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Multifaith Care for Sick and Dying Children and their Families

A Multi-disciplinary Guide
Regular price £18.99
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What do you need to know in order to provide the best possible care for sick children of different faiths? What, in the context of the young person's faith, might it be helpful to know to support the child and the family, improve care, communicate sensitively and avoid causing offence?

Drawing on extensive, evidence-based research and practice, this practical resource addresses the multi-faith needs of sick and dying children and young people in hospitals and the wider community. Covering Islam, Christianity, Hinduism, Sikhism, Judaism and Buddhism, it provides the key information needed to help multi-disciplinary healthcare staff offer the best, culturally-appropriate care to sick children and their families. The book discusses daily, palliative, end of life and bereavement care in a range of settings, including hospitals, hospices, schools and home. The information provided covers those aspects of the religions discussed that are essential for healthcare staff to understand, including modesty and hygiene, taboos, food and prohibited products, age-related issues, sacred objects, visitors, and the expectations of the family. It includes important information on the issues of disability and mental health in each faith as well as addressing the significance within different faith traditions of the transitions from childhood to adolescence to adulthood.

A comprehensive resource that uniquely focuses on the care needs of sick children from different faiths, this book will be of immeasurable value to multi-disciplinary healthcare professionals including doctors, nurses, bereavement support and palliative care workers, carers, counsellors, chaplains and arts therapists.
  • Published: Apr 21 2015
  • Pages: 224
  • 229 x 157mm
  • ISBN: 9781849056069
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Press Reviews

  • Roger Woodruff, International Association for Hospice and Palliative Care Newsletter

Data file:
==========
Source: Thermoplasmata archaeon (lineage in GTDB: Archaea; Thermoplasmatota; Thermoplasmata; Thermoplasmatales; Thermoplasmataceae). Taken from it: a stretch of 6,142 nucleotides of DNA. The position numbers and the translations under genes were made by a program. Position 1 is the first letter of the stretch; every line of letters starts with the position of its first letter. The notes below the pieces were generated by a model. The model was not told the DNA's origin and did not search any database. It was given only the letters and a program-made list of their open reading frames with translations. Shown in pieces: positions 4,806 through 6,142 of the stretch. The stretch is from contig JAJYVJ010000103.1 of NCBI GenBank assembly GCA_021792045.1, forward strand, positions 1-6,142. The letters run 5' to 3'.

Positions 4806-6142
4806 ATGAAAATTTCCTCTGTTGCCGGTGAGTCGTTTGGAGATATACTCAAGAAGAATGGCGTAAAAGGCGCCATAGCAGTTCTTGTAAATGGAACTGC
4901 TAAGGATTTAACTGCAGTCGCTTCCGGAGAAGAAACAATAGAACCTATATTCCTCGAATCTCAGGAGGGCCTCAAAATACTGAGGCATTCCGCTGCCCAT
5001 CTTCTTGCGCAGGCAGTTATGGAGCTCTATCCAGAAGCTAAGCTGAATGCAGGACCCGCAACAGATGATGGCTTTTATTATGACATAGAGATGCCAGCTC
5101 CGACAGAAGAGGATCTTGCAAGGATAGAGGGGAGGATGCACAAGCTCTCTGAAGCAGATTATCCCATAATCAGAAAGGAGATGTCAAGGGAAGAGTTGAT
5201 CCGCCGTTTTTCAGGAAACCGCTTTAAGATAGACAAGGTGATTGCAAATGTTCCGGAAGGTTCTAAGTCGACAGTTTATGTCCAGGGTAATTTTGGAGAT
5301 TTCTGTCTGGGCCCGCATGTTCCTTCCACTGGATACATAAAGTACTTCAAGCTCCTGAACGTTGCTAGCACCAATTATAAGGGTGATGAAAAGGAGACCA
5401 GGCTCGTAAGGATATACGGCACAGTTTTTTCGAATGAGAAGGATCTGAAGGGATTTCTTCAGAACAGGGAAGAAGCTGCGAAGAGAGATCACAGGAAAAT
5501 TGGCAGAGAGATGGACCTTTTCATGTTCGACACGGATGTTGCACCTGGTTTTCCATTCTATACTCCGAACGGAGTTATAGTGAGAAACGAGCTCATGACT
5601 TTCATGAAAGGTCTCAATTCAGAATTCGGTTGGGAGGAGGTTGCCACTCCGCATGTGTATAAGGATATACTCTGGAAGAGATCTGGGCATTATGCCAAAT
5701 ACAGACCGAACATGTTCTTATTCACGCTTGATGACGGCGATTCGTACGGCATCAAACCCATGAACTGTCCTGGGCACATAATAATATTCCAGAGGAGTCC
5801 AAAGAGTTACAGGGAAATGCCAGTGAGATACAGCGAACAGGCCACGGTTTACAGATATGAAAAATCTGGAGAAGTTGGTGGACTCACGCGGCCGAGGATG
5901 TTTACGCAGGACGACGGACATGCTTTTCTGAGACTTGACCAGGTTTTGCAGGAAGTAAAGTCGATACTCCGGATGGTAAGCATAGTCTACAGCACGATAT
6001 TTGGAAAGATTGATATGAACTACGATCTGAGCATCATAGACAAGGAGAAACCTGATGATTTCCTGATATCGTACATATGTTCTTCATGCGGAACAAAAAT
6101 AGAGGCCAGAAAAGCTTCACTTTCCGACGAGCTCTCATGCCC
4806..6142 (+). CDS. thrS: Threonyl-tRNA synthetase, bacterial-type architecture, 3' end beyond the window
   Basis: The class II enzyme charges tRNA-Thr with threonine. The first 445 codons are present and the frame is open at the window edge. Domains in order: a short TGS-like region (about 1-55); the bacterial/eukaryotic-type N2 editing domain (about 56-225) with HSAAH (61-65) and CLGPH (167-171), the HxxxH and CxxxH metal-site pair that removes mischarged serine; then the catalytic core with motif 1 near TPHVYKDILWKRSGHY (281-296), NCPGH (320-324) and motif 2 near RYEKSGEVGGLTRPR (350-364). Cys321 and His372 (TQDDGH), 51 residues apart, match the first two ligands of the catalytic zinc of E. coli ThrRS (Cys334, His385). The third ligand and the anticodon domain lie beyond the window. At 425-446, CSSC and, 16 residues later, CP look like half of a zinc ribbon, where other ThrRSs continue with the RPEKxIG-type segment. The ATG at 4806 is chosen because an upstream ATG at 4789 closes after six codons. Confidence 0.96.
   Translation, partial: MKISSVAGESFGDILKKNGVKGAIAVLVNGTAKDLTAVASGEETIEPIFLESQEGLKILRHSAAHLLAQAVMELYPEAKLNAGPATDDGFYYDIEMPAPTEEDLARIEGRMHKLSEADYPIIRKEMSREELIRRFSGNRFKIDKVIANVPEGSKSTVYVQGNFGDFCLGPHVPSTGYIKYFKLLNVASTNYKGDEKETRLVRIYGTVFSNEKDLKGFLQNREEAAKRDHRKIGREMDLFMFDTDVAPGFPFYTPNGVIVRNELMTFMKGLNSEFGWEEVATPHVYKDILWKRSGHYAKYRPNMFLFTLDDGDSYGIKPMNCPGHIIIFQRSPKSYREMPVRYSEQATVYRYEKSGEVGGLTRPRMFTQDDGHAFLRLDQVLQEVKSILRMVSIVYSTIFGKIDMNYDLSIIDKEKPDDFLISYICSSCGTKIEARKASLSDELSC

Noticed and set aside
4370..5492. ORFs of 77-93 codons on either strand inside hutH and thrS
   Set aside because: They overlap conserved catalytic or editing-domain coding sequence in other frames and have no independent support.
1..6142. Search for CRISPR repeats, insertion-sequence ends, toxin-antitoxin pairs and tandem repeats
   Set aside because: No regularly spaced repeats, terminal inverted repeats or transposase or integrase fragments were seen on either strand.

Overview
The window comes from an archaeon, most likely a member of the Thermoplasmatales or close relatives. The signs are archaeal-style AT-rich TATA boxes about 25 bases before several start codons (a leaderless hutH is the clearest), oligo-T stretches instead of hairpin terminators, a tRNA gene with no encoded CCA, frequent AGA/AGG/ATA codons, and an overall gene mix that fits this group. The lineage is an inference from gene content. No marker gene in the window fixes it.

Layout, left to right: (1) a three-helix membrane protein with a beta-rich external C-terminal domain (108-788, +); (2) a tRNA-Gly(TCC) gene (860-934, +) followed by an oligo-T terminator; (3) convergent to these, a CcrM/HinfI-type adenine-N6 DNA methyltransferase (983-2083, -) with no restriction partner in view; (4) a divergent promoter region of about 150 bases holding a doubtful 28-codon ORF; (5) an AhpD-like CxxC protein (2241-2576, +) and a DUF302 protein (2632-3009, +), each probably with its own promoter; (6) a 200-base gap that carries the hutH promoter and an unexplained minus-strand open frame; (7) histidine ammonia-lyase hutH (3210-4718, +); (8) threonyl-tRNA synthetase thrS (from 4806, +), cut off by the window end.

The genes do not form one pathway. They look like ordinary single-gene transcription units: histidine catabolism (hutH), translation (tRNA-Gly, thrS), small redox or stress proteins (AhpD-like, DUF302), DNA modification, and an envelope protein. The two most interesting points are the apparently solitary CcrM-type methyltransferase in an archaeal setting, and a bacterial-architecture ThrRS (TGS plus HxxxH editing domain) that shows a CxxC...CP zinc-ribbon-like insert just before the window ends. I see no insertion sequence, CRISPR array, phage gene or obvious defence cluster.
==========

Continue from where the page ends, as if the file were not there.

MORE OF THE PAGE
...I was left a little in awe at what these people were managing to do. I was pleased to see Nash's statement that his team's work was not in the interests of some multicultural political correctness, but because they believed their paediatric patients and their families would get better care. This book has got a lot to offer anybody who works in palliative care in a multifaith setting, not just the chaplaincy team.
  • George M. Rossi MA MDiv BCC, clinical chaplain, Pastoral Care Services, Medical University of South Carolina

    APC Forum, Association of Professional Chaplains
    The book is full of cultural and religious helps that concern the entire healthcare treatment team from routine care to palliative and end-of-life care...the book is truly a resource for all bedside clinicians, including professional chaplains, nursing, medicine and other therapeutic specialty clinicians, too. Each chapter focuses on care for a child and family from each of the faith traditions. A Buddhist mother's reflection on spiritual and religious care needs during the premature birth of her twins was particularly enlightening and informative. Then in the final chapter, Paul Nash does a nice job of highlighting spiritual assessment tools and setting up spiritual care that is reflective of pathway care. This book will help new chaplains and seasoned chaplains who need a thorough resource and guide for pediatric palliative and end-of-life care, and the care preceding those difficult and trying times.
  • Revd Philip Wright

    Health and Social Care Chaplaincy, Issue 4.1 (June) 2016
    This is a well written book that is easy to refer to when needed and can be used by any level of chaplain or health care professional. Having been a chaplain for several years and worked and specialized in paediatric settings I found this book refreshing, educational and both uplifting and encouraging. I know I will be re-reading it again and again in my work.